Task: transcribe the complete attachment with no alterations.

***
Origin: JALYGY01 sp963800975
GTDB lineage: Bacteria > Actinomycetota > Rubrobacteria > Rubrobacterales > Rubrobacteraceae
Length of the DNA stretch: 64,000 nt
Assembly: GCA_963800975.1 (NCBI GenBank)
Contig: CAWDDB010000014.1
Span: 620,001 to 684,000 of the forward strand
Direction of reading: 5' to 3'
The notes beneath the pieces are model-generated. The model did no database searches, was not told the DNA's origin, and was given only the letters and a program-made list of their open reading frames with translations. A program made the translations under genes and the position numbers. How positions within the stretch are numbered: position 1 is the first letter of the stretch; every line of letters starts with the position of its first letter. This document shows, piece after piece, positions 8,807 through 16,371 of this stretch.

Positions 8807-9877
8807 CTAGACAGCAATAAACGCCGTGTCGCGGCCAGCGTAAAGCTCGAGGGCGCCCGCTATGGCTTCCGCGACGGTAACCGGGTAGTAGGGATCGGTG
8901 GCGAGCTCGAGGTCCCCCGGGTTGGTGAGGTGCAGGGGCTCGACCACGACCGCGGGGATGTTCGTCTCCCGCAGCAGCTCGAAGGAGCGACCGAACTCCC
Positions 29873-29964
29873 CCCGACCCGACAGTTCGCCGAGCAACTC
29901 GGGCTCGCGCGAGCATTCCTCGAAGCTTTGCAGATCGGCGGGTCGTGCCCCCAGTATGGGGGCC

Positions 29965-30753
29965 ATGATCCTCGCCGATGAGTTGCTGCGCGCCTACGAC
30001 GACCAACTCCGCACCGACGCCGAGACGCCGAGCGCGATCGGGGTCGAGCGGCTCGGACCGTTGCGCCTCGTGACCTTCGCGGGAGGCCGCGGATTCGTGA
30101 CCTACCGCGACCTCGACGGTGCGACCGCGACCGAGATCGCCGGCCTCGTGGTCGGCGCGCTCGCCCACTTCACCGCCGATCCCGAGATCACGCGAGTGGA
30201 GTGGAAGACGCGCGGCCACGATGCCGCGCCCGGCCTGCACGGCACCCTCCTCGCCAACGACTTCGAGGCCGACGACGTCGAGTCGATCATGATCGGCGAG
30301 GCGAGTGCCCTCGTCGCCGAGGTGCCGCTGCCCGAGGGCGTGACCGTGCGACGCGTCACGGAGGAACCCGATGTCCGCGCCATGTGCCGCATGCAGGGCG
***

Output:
Origin: JALYGY01 sp963800975
GTDB lineage: Bacteria > Actinomycetota > Rubrobacteria > Rubrobacterales > Rubrobacteraceae
Length of the DNA stretch: 64,000 nt
Assembly: GCA_963800975.1 (NCBI GenBank)
Contig: CAWDDB010000014.1
Span: 620,001 to 684,000 of the forward strand
Direction of reading: 5' to 3'
The notes beneath the pieces are model-generated. The model did no database searches, was not told the DNA's origin, and was given only the letters and a program-made list of their open reading frames with translations. A program made the translations under genes and the position numbers. How positions within the stretch are numbered: position 1 is the first letter of the stretch; every line of letters starts with the position of its first letter. This document shows, piece after piece, positions 8,807 through 16,371 of this stretch.

Positions 8807-9877
8807 CTAGACAGCAATAAACGCCGTGTCGCGGCCAGCGTAAAGCTCGAGGGCGCCCGCTATGGCTTCCGCGACGGTAACCGGGTAGTAGGGATCGGTG
8901 GCGAGCTCGAGGTCCCCCGGGTTGGTGAGGTGCAGGGGCTCGACCACGACCGCGGGGATGTTCGTCTCCCGCAGCAGCTCGAAGGAGCGACCGAACTCCC
Positions 29873-29964
29873 CCCGACCCGACAGTTCGCCGAGCAACTC
29901 GGGCTCGCGCGAGCATTCCTCGAAGCTTTGCAGATCGGCGGGTCGTGCCCCCAGTATGGGGGCC

Positions 29965-30753
29965 ATGATCCTCGCCGATGAGTTGCTGCGCGCCTACGAC
30001 GACCAACTCCGCACCGACGCCGAGACGCCGAGCGCGATCGGGGTCGAGCGGCTCGGACCGTTGCGCCTCGTGACCTTCGCGGGAGGCCGCGGATTCGTGA
30101 CCTACCGCGACCTCGACGGTGCGACCGCGACCGAGATCGCCGGCCTCGTGGTCGGCGCGCTCGCCCACTTCACCGCCGATCCCGAGATCACGCGAGTGGA
30201 GTGGAAGACGCGCGGCCACGATGCCGCGCCCGGCCTGCACGGCACCCTCCTCGCCAACGACTTCGAGGCCGACGACGTCGAGTCGATCATGATCGGCGAG
30301 GCGAGTGCCCTCGTCGCCGAGGTGCCGCTGCCCGAGGGCGTGACCGTGCGACGCGTCACGGAGGAACCCGATGTCCGCGCCATGTGCCGCATGCAGGGCG